David Doig, president of Chicago Neighborhood Initiative, says the long process started with asking locals — block club members, local church congregations and community organizers — for their opinions and ideas. That’s markedly different than how other developers strategize plans for land scorched by heavy industry.
“I think that where some developers go wrong is they think they have the best plans. They think they know what the city needs,” Doig said. “And instead of hearing from the community and listening to them, they go with their own plans and it doesn’t always work so well.”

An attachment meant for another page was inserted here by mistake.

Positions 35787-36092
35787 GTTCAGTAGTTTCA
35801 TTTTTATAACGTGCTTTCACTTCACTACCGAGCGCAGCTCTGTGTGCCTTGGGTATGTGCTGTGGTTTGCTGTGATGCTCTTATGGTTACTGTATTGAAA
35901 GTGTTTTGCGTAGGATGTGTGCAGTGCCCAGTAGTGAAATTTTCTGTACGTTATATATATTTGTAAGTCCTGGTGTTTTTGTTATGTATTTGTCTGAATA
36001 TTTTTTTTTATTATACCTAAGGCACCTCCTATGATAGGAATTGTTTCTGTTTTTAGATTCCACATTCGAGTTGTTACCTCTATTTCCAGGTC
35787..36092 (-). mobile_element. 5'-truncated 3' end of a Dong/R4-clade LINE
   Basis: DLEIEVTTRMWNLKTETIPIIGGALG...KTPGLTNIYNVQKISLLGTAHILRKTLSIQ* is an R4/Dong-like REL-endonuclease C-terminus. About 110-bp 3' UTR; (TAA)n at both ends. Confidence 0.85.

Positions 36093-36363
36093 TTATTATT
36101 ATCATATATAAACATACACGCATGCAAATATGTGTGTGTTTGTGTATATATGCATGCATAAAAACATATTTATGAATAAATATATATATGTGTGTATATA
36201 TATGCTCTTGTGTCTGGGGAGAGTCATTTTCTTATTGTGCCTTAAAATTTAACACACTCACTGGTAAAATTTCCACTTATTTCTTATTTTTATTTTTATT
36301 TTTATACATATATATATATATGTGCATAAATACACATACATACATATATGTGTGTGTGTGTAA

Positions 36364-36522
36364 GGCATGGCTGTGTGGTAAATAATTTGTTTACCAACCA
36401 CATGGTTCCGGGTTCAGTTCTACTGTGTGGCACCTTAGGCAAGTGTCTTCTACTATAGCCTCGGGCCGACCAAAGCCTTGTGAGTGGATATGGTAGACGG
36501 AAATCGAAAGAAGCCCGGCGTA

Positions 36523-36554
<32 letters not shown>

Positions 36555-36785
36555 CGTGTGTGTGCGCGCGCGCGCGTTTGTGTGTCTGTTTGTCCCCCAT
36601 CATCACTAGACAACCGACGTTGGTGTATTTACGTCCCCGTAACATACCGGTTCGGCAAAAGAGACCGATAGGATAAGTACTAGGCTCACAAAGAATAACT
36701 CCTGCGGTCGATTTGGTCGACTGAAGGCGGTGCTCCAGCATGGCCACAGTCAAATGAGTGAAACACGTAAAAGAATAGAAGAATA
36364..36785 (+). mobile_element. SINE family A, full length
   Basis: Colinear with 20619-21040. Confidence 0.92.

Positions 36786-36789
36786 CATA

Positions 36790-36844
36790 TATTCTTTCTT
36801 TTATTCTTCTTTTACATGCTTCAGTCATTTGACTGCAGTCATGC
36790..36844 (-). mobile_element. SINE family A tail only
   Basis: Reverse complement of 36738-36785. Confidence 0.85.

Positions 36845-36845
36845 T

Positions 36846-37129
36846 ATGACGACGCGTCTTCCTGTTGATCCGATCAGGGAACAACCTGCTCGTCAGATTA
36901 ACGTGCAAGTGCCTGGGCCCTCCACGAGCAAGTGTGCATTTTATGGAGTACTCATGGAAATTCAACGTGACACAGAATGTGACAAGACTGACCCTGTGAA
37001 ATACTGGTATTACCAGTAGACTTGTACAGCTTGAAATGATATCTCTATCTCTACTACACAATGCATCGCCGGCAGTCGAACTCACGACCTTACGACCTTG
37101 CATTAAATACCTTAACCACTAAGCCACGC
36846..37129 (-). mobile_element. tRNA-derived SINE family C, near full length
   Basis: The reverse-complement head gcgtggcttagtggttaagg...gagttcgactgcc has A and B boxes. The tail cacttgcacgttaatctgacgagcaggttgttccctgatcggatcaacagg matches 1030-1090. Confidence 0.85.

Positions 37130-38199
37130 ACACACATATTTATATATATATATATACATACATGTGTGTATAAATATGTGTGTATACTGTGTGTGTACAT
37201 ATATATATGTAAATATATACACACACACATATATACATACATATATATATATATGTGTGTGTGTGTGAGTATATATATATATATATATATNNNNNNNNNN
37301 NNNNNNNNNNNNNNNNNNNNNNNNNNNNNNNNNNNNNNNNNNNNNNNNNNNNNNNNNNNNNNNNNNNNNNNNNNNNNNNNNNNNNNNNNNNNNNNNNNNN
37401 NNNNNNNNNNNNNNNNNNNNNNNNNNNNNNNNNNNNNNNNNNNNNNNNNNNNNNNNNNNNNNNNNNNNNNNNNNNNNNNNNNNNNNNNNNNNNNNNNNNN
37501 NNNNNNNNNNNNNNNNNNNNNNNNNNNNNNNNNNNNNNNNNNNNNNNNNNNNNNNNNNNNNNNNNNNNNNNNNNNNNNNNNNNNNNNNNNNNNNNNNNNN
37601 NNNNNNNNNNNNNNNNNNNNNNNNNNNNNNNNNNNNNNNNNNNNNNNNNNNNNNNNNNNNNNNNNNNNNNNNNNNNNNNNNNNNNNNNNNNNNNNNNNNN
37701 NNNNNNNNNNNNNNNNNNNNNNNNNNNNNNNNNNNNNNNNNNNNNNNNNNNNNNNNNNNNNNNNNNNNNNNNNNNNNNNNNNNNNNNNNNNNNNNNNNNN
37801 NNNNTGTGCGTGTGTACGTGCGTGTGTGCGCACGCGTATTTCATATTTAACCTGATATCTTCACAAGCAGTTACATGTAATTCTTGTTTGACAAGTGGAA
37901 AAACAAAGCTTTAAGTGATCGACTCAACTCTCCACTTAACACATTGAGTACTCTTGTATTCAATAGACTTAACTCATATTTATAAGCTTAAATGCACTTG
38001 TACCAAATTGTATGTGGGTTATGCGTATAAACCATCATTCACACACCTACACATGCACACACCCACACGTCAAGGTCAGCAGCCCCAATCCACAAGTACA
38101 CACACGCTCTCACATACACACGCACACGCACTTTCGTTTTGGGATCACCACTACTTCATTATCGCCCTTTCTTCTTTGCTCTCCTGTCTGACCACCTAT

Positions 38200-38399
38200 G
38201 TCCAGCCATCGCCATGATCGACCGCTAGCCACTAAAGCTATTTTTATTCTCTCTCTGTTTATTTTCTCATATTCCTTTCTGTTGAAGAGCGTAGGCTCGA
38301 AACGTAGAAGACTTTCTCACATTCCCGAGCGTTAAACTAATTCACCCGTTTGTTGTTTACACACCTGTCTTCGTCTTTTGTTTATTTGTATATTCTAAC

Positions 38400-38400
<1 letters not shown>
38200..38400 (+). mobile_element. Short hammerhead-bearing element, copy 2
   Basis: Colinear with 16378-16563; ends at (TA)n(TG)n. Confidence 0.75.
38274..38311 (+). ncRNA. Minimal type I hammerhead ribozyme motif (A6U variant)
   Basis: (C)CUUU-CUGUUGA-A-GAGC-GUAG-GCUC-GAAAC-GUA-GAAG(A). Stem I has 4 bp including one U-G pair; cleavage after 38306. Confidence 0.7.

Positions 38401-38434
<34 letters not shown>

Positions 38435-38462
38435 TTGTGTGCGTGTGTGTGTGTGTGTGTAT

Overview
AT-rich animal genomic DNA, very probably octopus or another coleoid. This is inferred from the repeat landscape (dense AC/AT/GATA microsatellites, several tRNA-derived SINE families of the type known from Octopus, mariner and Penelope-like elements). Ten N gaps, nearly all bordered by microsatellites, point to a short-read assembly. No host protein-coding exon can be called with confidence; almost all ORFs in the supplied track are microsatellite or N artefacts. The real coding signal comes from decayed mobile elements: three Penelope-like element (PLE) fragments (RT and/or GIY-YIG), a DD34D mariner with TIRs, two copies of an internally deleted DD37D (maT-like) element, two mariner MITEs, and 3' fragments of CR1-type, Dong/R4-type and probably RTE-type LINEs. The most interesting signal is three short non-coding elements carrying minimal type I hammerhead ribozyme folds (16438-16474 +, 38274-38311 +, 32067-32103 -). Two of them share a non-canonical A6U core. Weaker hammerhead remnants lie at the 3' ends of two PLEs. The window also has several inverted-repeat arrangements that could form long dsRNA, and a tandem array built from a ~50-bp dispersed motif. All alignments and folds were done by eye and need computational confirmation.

When Pullman Park planning began in 2008, folks told Doig their top priorities were scoring a safe place to shop and buy groceries, affordable housing and jobs. They wanted well-paying jobs.
“Knowing that really allowed us to focus, and our site became unique because of it,” Doig said.
“And for us, it became all about jobs. A lot of problems in the community — crime and gangs — it goes away if more people have access to jobs. And part of our success is our commitment to see this thing through when a lot of developers want to finish their one project and move on. … I think there are many areas in the city where our strategy can be replicated.”